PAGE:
Maybe you have no memory for the
                         past ——
                             (in a whisper)

               With the word, terror takes her. She makes a quick movement
               to flee. Just as quickly he seizes her, dragging her to him.
               He has to hold both her hands; then pulls her up against his
               chest. He repeats the word without any special meaning. His
               face, across which a narrow beam of light falls obliquely, is
               grotesque and horrible. The girl struggles and her struggles
               free one hand. She pushes herself away from him and quickly
               makes the sign of the cross between herself and the General
               at the same time whispering hurriedly.

                         Christ be with me ——

               For a bare second, there is silence between them and then,
               quite suddenly, he releases her other hand and begins to roar
               with laughter. She stands amazed, too wonder-struck even to
               flee, almost gaping at him.

                             (through his laughter)
                         You thought me a Vrykolaka -—a
                         vampire - -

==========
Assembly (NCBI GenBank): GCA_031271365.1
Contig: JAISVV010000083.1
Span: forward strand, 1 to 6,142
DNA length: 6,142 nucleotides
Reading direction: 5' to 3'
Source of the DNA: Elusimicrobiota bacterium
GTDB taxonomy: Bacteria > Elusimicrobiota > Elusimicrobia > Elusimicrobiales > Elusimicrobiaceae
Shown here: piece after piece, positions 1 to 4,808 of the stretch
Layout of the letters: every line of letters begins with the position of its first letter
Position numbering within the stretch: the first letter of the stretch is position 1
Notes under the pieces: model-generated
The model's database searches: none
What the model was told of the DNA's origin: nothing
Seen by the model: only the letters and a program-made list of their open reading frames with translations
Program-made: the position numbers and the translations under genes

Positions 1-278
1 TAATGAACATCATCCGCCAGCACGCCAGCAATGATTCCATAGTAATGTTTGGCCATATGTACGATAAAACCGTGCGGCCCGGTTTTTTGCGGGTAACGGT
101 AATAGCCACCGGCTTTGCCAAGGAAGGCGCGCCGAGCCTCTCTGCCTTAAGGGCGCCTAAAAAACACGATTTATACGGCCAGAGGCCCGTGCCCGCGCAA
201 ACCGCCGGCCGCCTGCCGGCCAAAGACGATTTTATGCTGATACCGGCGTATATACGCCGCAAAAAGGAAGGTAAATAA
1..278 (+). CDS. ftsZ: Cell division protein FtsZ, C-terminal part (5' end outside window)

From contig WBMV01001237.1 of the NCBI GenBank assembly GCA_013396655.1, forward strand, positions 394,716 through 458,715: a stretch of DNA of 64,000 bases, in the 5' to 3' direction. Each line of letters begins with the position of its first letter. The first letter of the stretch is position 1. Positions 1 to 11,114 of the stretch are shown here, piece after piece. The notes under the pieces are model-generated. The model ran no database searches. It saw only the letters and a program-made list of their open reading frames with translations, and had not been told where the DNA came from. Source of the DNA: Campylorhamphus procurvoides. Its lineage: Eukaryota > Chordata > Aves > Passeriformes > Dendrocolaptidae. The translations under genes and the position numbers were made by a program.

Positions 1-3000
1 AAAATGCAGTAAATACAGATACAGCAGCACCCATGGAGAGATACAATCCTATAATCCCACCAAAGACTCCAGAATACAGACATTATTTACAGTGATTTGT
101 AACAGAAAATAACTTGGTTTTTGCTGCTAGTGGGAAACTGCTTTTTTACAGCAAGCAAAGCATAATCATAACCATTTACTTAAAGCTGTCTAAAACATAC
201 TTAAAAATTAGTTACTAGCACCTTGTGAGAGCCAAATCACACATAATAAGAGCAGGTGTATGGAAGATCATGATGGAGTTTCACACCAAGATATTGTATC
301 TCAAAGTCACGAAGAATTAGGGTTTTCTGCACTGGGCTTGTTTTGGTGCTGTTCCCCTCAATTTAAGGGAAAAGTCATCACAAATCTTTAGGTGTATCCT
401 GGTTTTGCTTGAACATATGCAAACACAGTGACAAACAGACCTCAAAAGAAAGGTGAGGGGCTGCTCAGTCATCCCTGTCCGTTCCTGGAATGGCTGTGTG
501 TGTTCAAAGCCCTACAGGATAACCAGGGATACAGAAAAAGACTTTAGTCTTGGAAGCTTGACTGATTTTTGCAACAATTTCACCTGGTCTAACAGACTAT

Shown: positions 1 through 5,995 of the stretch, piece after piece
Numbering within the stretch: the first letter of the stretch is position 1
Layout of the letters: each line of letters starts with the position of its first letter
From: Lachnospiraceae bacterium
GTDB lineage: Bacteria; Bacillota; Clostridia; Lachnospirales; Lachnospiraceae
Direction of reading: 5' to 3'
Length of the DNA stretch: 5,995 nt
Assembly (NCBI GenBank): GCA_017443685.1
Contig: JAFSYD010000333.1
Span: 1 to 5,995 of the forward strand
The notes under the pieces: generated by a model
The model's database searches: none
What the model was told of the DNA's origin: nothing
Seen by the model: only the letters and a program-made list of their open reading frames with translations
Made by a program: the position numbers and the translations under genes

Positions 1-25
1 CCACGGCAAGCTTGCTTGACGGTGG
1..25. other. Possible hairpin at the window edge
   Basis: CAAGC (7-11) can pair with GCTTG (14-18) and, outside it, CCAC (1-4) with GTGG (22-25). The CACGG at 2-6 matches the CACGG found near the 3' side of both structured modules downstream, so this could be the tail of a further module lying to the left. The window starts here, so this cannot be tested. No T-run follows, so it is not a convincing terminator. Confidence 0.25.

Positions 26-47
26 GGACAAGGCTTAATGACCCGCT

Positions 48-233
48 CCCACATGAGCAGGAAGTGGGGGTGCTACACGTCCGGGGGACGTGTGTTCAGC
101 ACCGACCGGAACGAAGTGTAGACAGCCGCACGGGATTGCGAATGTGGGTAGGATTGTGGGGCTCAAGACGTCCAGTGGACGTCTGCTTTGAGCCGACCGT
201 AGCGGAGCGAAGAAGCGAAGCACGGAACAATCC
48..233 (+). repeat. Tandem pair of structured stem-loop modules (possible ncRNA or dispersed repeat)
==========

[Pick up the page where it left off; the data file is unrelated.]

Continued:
He pinches his arm.

                         Look -- I am alive.

               He begins to laugh again.

                         And I thought the same of you!
                         I am ashamed. A grown man --

               The General smiles in ridicule of his own foolishness,

                         We of the mountain villages
                         are strange people. There are
                         too many old dreams in our
                         blood, eh?

               Thea smiles in agreement.

                         Then you can understand --
                         you can forgive me.

               Again she smiles. He starts to move away from her. He has
               gone through the black patch of darkness nearest them and has
               emerged into the moonlight on the other side. She lifts her
               head and calls to him.

                         General ——

               He turns.

                         What do they call you? What
                         is your name?

                         Nikolas Pherides.

               He turns and continues down the corridor.

               CLOSEUP of Thea. A strange look comes over her face. From her
               stare, it is evident that the name strikes some sharp chord
               in her mind.

                                                       FADE OUT

                                                       FADE IN


               It is a bright morning and between the two portals of a
               ruined temple can be seen the sunlit sea. (See page 98